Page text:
Biosynthetic pathways for commodity fuels and high-value products from bacteria and algae. Organisms from extreme environments and applications of these species in bioprocessing. Detailed understanding of symbiotic relationships between algae and bacteria. Basic evolutionary techniques related to novel protein design (directed evolution).
Brett Barney's primary research interests center around the study and use of biosynthetic pathways for creating commodity fuels and high-value products from select bacteria and algae. He is currently funded in part by a grant from the U.S. Department of Energy in collaboration with Montana State University for research on the production of oil (composed of triglycerides) from algae.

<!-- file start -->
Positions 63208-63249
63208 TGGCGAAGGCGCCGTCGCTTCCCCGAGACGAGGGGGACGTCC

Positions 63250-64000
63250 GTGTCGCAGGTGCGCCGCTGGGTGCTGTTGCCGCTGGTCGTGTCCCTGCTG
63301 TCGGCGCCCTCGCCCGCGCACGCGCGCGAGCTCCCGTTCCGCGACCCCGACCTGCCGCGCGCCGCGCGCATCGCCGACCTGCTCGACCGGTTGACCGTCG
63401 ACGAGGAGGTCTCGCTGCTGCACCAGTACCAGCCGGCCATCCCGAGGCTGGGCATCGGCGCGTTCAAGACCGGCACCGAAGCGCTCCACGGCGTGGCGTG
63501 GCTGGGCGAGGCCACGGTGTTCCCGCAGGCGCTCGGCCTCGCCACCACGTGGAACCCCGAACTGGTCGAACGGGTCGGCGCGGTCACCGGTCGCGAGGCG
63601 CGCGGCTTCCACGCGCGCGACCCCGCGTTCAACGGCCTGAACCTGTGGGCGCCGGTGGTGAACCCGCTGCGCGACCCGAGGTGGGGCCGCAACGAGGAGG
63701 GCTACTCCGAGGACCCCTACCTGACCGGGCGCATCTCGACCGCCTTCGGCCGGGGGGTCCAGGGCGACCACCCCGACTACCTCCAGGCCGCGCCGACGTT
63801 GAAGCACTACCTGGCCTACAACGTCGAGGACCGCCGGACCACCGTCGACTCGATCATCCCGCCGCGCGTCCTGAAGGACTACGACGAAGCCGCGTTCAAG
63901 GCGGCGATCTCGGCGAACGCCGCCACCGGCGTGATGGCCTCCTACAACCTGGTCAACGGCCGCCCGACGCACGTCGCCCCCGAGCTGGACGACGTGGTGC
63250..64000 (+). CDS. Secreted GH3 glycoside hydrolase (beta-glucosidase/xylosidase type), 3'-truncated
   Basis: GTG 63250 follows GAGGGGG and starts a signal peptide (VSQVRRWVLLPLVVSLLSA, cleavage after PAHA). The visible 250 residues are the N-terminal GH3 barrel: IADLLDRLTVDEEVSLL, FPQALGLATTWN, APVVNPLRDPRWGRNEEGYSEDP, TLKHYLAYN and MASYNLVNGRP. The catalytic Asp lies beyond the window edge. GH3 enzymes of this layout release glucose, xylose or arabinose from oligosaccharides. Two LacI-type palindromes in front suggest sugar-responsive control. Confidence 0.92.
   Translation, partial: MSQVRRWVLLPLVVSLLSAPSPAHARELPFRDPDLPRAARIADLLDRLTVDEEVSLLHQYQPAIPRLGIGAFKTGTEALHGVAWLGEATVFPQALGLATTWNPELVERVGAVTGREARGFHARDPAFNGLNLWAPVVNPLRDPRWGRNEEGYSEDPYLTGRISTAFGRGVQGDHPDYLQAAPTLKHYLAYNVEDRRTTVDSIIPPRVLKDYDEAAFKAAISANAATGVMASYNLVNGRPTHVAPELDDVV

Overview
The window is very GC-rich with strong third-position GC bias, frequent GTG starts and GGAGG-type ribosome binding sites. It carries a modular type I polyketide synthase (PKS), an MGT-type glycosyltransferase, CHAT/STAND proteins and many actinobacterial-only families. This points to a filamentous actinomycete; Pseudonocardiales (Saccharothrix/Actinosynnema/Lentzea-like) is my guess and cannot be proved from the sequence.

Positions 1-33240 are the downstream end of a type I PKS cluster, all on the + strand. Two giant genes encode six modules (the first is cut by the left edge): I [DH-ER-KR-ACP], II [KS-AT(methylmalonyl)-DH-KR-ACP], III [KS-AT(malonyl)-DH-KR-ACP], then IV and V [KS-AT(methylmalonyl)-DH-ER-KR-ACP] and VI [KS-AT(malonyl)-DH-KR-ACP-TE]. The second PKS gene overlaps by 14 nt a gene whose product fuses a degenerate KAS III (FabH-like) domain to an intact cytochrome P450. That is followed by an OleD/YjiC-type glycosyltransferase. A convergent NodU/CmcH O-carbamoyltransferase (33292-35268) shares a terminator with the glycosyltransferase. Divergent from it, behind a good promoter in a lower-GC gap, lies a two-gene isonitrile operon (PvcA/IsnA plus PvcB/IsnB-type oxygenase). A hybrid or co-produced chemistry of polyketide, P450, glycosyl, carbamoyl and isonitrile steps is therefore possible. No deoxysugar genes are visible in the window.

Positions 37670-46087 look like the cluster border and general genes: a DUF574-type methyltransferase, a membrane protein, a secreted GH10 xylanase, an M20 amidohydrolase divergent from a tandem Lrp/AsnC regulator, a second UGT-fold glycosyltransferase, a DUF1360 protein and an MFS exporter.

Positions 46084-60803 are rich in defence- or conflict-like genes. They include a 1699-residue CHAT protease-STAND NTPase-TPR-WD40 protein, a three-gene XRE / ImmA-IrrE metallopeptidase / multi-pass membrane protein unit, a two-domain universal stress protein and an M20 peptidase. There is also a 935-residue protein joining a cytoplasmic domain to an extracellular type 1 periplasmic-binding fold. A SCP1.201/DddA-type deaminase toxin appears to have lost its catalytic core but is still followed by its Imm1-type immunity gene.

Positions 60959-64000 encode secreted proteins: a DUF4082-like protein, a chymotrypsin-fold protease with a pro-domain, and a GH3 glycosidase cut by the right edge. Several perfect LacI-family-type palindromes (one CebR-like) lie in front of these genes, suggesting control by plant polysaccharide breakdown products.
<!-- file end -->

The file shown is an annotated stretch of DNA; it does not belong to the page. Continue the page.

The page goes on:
As an undergraduate at Utah State University, Barney completed two years of research at the Utah Water Research Laboratory, working on projects in bioremediation of hazardous wastes. After receiving his undergraduate degree in chemistry, he then spent six years working in the medical device industry for a company in Ogden, Utah, before returning to school for graduate studies. He received his Doctorate from Arizona State University in 2003, where he took part in an interdisciplinary program in biophotonics.
Barney did his post doctoral work as a USDA fellow in the laboratory of Professor Lance Seefeldt in the Department of Chemistry and Biochemistry at Utah State University. He became a Research Assistant Professor at Utah State University in 2006 and was the Science Operations Manager for the Utah State University Energy Lab in 2009 before coming to the University of Minnesota.
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